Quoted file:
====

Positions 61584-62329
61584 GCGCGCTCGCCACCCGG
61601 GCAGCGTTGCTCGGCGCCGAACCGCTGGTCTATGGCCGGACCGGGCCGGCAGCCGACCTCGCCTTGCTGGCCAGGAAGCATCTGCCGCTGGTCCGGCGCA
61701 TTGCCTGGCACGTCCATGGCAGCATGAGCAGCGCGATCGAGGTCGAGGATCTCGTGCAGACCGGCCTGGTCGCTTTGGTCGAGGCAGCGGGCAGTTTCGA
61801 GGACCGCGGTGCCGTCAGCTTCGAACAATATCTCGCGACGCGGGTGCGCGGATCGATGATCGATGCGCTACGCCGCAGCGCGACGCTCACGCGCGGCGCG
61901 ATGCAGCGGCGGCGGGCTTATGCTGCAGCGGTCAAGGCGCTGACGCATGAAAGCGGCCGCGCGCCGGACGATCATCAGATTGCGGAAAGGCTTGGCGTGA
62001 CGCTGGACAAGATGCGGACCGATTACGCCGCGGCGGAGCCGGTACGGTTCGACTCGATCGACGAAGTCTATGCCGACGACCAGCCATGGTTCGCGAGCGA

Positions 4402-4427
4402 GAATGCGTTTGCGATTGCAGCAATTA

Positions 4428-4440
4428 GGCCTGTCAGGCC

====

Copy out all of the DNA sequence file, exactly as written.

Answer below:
Positions 61584-62329
61584 GCGCGCTCGCCACCCGG
61601 GCAGCGTTGCTCGGCGCCGAACCGCTGGTCTATGGCCGGACCGGGCCGGCAGCCGACCTCGCCTTGCTGGCCAGGAAGCATCTGCCGCTGGTCCGGCGCA
61701 TTGCCTGGCACGTCCATGGCAGCATGAGCAGCGCGATCGAGGTCGAGGATCTCGTGCAGACCGGCCTGGTCGCTTTGGTCGAGGCAGCGGGCAGTTTCGA
61801 GGACCGCGGTGCCGTCAGCTTCGAACAATATCTCGCGACGCGGGTGCGCGGATCGATGATCGATGCGCTACGCCGCAGCGCGACGCTCACGCGCGGCGCG
61901 ATGCAGCGGCGGCGGGCTTATGCTGCAGCGGTCAAGGCGCTGACGCATGAAAGCGGCCGCGCGCCGGACGATCATCAGATTGCGGAAAGGCTTGGCGTGA
62001 CGCTGGACAAGATGCGGACCGATTACGCCGCGGCGGAGCCGGTACGGTTCGACTCGATCGACGAAGTCTATGCCGACGACCAGCCATGGTTCGCGAGCGA

Positions 4402-4427
4402 GAATGCGTTTGCGATTGCAGCAATTA

Positions 4428-4440
4428 GGCCTGTCAGGCC